SouthBronxBombers wrote:Moneyball works great when you have the payroll to go out and get a Schilling, a Manny, a Cabrerra, a Foulke, a Pedro et al. The Red Sox did not win with the moneyball concept, they won by buying studs. Moneyball has won nothing. The Twins have been just as good as the A's, the Braves have been a lot better, the Twins are in the same payroll range and the Braves limit their payroll as well. The A's caught lightning in a bottle with the three aces on the mound, and it got them what? A first round exit in the playoffs, no reall draw at the park and pretty much nothing. Moneyball is a theory, which has proven out nothing.
People throw around the term "Moneyball" as meaning "Acquire OBP guys, don't worry about fielding, don't steal bases, draft college players." They look at the Scott Hatterbergs and Chad Bradford examples and think: "That is a 'Moneyball' player and those players aren't winning championships."
To me, this is the cliff notes version. It is completely missing the point of the book and the "theory" behind it. What Moneyball preaches, at the heart of it, is "Don't waste your money." Whether your a small market or large market team, you can STILL institue the Moneyball strategy throughout your team.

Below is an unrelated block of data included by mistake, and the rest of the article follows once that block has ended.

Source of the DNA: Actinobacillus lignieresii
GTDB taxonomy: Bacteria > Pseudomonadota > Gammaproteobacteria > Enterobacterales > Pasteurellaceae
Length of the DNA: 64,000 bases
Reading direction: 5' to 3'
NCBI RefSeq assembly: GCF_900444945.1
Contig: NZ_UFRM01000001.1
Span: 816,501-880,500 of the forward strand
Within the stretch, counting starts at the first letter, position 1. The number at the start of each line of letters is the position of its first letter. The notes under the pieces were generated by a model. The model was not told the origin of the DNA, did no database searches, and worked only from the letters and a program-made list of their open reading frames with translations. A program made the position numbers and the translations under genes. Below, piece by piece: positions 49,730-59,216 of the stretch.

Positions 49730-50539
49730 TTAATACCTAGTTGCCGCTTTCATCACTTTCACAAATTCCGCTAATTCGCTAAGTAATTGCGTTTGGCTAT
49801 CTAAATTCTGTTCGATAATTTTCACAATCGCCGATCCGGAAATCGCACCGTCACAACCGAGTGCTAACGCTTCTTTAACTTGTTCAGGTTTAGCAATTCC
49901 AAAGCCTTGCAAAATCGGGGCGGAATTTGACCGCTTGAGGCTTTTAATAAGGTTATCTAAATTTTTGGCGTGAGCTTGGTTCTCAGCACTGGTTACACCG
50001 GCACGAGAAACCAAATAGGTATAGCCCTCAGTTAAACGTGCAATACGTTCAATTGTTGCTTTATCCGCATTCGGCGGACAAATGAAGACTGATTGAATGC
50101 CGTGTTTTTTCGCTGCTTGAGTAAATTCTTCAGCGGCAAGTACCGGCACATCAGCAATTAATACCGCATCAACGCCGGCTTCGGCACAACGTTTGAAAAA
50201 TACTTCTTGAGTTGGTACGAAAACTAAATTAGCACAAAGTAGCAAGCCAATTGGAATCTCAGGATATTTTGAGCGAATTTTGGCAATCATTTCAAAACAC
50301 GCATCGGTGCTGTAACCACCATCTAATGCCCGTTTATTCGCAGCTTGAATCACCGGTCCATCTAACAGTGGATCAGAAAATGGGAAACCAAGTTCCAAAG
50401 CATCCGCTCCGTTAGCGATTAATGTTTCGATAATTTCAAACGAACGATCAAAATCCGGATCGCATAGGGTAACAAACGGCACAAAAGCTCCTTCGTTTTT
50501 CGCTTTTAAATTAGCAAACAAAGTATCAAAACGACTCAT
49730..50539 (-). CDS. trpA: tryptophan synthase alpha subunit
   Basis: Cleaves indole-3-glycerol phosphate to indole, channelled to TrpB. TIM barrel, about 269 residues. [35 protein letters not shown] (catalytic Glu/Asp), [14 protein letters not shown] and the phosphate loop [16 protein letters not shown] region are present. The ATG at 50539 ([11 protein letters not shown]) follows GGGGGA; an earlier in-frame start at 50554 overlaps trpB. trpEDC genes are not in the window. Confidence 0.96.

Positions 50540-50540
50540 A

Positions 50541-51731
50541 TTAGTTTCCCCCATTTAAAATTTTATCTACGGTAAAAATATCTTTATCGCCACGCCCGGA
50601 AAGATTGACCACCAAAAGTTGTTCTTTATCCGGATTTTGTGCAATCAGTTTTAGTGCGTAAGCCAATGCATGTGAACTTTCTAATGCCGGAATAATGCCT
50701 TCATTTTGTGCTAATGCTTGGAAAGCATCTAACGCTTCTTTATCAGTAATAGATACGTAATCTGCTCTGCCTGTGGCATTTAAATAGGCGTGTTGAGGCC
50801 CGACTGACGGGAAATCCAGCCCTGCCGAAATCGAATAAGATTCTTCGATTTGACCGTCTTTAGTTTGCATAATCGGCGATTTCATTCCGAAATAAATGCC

The poster points at the Braves as an example for a team winning without using the Moneyball strategy, while limiting their payroll. Well, it seems that the poster has just contradicted himself. The Braves have been able to limit their payroll, at the bequest of Time Warner, by USING the Moneyball approach.
Look at their OF this year: Raul Mondesi and Brian Jordan. Whether or not they succeed this year, these two players were clearly undervalued before the year. The Braves, rather than force one of their top prospects (Francoer or Marte) to make a jump they might struggle with, went the cheap route and brought in two undervalued vets. Why get one of your top prospects a year closer to free agency while enduring a year of likely struggles? This is a Moneyball approach to the game.
This is a small example, but my point is that I agree with AcidRocks post. Almost every team these days is making some sort of effort to stop with the monstrous contracts that can ruin a franchise. THe effects of Moneyball can be seen on nearly every team. Just because a team doesn't fit EXACTLY into the mold of the A's of the early 2000's, does not mean that they aren't now heavily influenced by what the A's were able to accomplish by taking a closer look at their expenses. It also doesn't mean that teams were completely oblivious to this notion until Moneyball was written. The A's just provided a wonderful example of exactly how drastic one CAN be in saving money in MLB while still fielding a successfull team on the field.